Evaluating Educational Technology Projects: Key Strategies and Lessons Learned
Neal Grandgenett, Neal Topp, Elliott Ostler, Bob Pawloski, University of Nebraska at Omaha, United States
Society for Information Technology & Teacher Education International Conference, in Atlanta, GA, USA ISBN 978-1-880094-52-5 Publisher: Association for the Advancement of Computing in Education (AACE), Chesapeake, VA
The evaluation of a multi-institutional educational technology project can indeed be a daunting task. Educational technology use within the project can be both a challenge and strength within the evaluation process, adding both variables to consider, as well as methodology tools to contribute. This brief paper will describe the formal evaluation strategies employed by the Office of Internet Studies at the University of Nebraska at Omaha over the last decade as it has monitored large-scale reform projects focused on educational technology. These strategies have included 1) developing a well-organized reporting system, 2) encouraging joint work on institutional assessments, 3) establishing an online format for reporting evaluation information, and 4) systematically returning feedback to the individual institutions. The presentation and paper will describe in detail, each of these four strategies, and reference examples of their integration within specific projects.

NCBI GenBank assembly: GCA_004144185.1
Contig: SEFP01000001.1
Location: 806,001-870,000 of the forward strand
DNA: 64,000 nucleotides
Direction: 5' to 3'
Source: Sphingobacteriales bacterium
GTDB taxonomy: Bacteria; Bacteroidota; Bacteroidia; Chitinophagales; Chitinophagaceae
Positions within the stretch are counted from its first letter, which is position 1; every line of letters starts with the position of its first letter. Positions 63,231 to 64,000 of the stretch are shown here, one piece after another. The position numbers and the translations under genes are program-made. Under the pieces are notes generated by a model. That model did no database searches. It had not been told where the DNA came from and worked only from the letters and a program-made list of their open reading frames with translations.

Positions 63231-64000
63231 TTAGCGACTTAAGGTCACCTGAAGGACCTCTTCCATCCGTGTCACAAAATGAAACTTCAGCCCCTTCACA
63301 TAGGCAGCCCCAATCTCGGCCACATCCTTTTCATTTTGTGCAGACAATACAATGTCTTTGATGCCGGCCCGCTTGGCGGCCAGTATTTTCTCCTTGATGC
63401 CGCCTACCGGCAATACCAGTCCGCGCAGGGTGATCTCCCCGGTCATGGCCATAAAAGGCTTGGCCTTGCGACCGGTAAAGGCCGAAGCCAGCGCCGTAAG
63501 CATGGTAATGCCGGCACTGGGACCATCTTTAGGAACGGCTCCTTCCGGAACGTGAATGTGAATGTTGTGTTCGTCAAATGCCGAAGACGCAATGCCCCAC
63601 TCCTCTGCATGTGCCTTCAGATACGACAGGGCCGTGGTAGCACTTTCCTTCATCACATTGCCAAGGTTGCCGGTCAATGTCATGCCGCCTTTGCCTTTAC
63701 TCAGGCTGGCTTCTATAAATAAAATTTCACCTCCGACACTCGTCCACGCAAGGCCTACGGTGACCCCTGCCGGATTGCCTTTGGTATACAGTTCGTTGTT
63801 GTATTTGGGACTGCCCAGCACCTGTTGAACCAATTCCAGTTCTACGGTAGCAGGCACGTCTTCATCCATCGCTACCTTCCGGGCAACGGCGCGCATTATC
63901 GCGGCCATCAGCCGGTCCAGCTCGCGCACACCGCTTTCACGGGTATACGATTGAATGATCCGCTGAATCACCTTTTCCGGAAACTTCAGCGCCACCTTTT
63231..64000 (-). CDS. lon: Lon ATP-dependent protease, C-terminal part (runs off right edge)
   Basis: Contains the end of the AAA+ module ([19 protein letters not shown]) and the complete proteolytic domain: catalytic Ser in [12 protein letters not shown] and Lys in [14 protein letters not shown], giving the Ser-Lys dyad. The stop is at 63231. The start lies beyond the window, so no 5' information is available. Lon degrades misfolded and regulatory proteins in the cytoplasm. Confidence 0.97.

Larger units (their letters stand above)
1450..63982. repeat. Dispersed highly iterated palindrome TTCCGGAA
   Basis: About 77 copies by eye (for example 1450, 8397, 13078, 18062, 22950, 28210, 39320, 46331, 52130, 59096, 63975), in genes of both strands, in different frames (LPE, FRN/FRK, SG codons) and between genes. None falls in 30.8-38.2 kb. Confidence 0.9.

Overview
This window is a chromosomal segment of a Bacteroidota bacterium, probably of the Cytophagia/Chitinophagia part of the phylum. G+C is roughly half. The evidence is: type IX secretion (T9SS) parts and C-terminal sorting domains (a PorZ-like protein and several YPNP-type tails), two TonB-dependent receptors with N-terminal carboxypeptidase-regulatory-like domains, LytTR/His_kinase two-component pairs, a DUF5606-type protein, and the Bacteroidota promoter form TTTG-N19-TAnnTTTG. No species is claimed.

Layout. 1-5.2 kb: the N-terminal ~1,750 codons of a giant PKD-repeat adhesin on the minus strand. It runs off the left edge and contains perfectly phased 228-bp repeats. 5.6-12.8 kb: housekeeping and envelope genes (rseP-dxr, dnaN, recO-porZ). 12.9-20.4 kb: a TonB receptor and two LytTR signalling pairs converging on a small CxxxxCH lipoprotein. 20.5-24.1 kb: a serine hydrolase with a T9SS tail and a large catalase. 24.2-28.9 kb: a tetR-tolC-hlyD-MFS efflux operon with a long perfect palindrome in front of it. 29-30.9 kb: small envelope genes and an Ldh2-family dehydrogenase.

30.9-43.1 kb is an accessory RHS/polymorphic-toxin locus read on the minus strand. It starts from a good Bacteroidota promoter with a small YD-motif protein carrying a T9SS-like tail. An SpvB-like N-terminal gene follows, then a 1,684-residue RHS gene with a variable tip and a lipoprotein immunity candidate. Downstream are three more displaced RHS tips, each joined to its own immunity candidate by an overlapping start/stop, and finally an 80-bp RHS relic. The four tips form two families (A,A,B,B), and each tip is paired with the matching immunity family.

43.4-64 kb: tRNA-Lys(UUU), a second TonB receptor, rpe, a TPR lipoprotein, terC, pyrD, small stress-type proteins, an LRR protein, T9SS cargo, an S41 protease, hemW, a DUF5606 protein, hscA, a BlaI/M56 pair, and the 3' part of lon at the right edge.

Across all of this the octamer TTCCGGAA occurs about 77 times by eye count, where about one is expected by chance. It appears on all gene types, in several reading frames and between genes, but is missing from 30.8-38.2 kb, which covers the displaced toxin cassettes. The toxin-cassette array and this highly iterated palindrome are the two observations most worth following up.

Grandgenett, N., Topp, N., Ostler, E. & Pawloski, B. (2004). Evaluating Educational Technology Projects: Key Strategies and Lessons Learned. In R. Ferdig, C. Crawford, R. Carlsen, N. Davis, J. Price, R. Weber & D. Willis (Eds.), Proceedings of SITE 2004--Society for Information Technology & Teacher Education International Conference (pp. 931-936). Atlanta, GA, USA: Association for the Advancement of Computing in Education (AACE).